Rank each gain according to its relevance to your customer. Is it substantial or is it insignificant? For each gain indicate how often it occurs.
Products & Services
Now that you sketched out a profile of your Customer, let’s tackle the Value Proposition. Again, I want you to look at three things. First, list all the products and services your value proposition is built around.
Ask yourself which products and services you offer that help your customer get either a functional, social, or emotional job done, or help him/her satisfy basic needs?
Products and services may either by tangible (e.g. manufactured goods, face-to-face customer service), digital/virtual (e.g. downloads, online recommendations), intangible (e.g. copyrights, quality assurance), or financial (e.g. investment funds, financing services).
Rank all products and services according to their importance to your customer. Are they crucial or trivial to your customer?
Now lets outline how your products and services create value. First, describe how your products and services alleviate customer pains. How do they eliminate or reduce negative emotions, undesired costs and situations, and risks your customer experiences or could experience before, during, and after getting the job done? Ask yourself if they…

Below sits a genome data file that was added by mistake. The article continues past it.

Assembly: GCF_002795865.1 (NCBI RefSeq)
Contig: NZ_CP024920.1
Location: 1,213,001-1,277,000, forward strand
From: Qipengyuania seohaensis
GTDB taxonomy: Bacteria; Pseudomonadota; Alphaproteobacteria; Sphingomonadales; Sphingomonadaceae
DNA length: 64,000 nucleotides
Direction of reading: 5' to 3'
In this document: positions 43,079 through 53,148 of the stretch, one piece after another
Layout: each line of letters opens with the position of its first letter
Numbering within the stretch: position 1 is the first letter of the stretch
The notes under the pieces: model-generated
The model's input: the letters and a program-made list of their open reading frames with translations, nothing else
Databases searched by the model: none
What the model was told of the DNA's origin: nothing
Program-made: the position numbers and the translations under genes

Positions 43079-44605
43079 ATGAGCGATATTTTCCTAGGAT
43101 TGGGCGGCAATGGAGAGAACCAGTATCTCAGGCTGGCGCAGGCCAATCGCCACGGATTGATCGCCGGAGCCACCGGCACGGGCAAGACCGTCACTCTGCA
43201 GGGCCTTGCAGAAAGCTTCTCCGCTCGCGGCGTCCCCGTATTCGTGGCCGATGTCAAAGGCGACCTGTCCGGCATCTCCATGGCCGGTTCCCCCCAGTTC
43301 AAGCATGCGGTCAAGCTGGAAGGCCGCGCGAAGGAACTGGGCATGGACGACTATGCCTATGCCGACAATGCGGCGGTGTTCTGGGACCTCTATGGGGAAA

- … produce savings? (e.g. in terms of time, money, or efforts, …)
- … make your customers feel better? (e.g. kills frustrations, annoyances, things that give them a headache, …)
- … fix underperforming solutions? (e.g. new features, better performance, better quality, …)
- … put an end to difficulties and challenges your customers encounter? (e.g. make things easier, helping them get done, eliminate resistance, …)
- … wipe out negative social consequences your customers encounter or fear? (e.g. loss of face, power, trust, or status, …)
- … eliminate risks your customers fear? (e.g. financial, social, technical risks, or what could go awfully wrong, …)
- … help your customers better sleep at night? (e.g. by helping with big issues, diminishing concerns, or eliminating worries, …)